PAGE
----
And I know it can be difficult to select a web hosting provider that best meets your website needs when seeing the sprawling list of web hosting providers above (this barely scratches the surface too).
Personally, I’ve used or currently use and support the services of the web hosting providers with an asterisk beside them. I have had my share of wins and losses too.
Sometimes the chosen web host provider wasn’t the issue as much as it was the way my web application or website had been programmed to execute.
So, before you point fingers and say that a web host providers technical service was horrible, be sure your application or website’s code is not at fault.
When my web application and website we’re not at fault, then most of the time it was bad customer service, or a series of downtime or technical glitches.
And when bad customer service or technical glitches impeded my websites from operating efficiently, then I go search for more reliable and affordable web hosting provider.
Out of the list of web hosting providers above, I personally recommend using the following in their respective orders:
- Read why GoDaddy is my primary web hosting provider and more…
- Read why and how I use HostGator.com as a secondary web hosting provider…
- Read why and how I use Bluehost.com to test SEO theories
What to consider when comparing web hosting providers and plans
If you’re not running a medium to high volume transaction environment, which most small businesses don’t, then operating your website within a shared hosting environment should do the trick.
Although I use shared hosting across all three web hosting providers, I recommend that you use a Virtual Private Server when possible. Why use VPS services over shared hosting plans?
A bit more expensive, VPS limits your website from being impacted by over utilization of memory, processing speed, storage and traffic bandwidth unlike shared hosting.
For instance, your website could be hosted with tens of thousands of websites when using a shared hosting environment where as a VPS isolates resources to your website and your website only.
However, shared hosting has come quite a long way and is getting more and more inexpensive by day as well as making leaps and bounds to remedy and exponentially improve over utilization challenges it has long suffered from.
Although I recommend VPS, I personally use shared hosting because it’s an inexpensive method for testing my geo domaining theories and strategies until I prove each to be consistently profitable.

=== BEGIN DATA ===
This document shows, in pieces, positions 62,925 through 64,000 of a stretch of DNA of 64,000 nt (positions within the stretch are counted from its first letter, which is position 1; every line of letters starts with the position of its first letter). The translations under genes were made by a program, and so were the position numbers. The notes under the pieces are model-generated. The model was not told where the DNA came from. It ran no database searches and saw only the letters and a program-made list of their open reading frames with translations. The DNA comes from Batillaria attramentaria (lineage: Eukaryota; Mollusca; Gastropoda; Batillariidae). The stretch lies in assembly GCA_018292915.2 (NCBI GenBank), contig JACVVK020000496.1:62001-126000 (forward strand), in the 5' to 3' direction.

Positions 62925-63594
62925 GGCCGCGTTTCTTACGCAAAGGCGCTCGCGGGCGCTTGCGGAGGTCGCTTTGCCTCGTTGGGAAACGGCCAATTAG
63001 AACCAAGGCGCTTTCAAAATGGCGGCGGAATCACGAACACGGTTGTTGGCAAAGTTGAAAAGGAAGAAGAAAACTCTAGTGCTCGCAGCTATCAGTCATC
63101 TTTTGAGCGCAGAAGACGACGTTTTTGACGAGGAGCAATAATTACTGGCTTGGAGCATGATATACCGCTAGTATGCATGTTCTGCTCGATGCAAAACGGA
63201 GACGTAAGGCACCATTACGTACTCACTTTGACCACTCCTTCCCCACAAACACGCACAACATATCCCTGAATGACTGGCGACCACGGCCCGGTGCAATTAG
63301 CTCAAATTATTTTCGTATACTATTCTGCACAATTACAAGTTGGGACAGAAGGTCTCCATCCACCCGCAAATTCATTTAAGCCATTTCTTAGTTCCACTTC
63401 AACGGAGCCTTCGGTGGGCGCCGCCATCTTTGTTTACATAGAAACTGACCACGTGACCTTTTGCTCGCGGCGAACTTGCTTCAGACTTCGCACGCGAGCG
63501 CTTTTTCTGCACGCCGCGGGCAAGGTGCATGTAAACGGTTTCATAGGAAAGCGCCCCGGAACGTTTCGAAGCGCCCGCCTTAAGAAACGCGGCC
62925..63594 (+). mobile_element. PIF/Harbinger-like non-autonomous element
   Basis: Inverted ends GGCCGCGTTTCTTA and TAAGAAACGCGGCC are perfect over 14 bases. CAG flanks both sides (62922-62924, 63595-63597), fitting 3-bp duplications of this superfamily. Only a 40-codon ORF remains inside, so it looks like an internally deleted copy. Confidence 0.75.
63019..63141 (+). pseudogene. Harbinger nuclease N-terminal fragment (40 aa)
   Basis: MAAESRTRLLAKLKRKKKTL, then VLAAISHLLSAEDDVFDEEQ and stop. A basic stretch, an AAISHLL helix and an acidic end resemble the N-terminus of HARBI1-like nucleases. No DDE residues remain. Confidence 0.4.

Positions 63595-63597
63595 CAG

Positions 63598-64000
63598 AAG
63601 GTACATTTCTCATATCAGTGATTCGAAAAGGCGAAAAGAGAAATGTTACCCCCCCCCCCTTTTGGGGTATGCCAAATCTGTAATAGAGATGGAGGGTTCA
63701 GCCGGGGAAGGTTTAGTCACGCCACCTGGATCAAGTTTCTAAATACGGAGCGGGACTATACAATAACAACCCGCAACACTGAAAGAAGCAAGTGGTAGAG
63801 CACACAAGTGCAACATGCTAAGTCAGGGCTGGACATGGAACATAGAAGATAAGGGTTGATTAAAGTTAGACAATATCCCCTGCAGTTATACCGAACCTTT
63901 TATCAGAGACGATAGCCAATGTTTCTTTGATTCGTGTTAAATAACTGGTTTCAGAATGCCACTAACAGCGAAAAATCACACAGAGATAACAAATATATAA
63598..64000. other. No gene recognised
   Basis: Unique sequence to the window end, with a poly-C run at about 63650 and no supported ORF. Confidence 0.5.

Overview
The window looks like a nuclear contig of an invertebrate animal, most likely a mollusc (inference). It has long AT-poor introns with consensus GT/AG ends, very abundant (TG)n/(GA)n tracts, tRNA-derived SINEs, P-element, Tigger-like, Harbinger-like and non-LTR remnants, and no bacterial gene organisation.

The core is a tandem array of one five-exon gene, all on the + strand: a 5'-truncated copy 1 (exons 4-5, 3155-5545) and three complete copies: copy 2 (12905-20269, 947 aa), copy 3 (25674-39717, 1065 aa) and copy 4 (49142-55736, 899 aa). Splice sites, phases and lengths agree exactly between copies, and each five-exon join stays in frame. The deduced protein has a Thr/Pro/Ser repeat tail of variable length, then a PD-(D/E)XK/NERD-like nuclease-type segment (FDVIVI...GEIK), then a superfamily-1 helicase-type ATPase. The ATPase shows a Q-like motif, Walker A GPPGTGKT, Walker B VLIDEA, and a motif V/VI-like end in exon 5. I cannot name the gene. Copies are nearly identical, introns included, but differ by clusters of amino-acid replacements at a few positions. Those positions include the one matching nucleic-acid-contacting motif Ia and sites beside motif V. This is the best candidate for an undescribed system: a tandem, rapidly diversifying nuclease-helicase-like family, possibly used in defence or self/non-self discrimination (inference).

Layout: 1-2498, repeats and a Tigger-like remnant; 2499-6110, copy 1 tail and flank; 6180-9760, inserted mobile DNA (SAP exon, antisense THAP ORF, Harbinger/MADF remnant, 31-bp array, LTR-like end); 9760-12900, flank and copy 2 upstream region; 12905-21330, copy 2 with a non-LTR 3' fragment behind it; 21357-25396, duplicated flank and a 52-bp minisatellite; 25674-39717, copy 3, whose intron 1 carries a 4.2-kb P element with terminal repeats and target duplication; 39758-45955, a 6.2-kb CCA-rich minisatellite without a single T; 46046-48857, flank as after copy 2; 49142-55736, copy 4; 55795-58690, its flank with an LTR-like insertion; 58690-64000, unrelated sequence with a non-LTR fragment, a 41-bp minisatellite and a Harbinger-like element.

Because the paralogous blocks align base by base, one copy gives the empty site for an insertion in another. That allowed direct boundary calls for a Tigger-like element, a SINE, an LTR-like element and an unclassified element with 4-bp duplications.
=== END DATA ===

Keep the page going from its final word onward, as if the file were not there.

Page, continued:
Plus, from a technical manageability standpoint, shared hosting is likely best for a business that doesn’t have in-house IT resources to stay up to date with the last web server patches and updates.
Should you move forward with a VPS service with a web host provider, the respective provider likely to have a fully-managed VPS offering that will handle server security, OS updates, and other patches and updates for a monthly cost.
Don’t be fooled though, because fully-managed VPS offerings can be quite though in comparison to shared hosting plans.
And when not choosing VPS or shared hosting for your website, many web hosting providers offer fully-managed WordPress hosting plans whereby a user doesn’t have to worry about the headache of security, patches and updating.
WordPress hosting plans provide more features and performance that’s a hybrid of shared hosting and VPS, specifically a web hosting service offering aimed at optimal WordPress performance, security and scalability.
And much like VPS, WordPress hosting plans come at a cost albeit it less expensive than VPS in some cases.
The downside of WordPress hosting amongst the providers I’ve chosen is the limited number of WordPress website instances.
That said, I tend to stay away from WordPress and manage as many instances as I want using shared hosting and VPS.
But again, to keep my cost low and until I prove certain geo service domains to be profitable, I stick with shared hosting plans.
Using the links above, I invite and encourage you to read more in-depth details about each web host provider review to learn how and why I use their respective web hosting services to flip and development geo service domains.
Best way to evaluate your web hosting needs
In closing, I hope my thoughts guide you in evaluating your strategy for choosing a web host best aligned to your business needs.
In fact, I want to hear from you. Who do you use to host your website and why?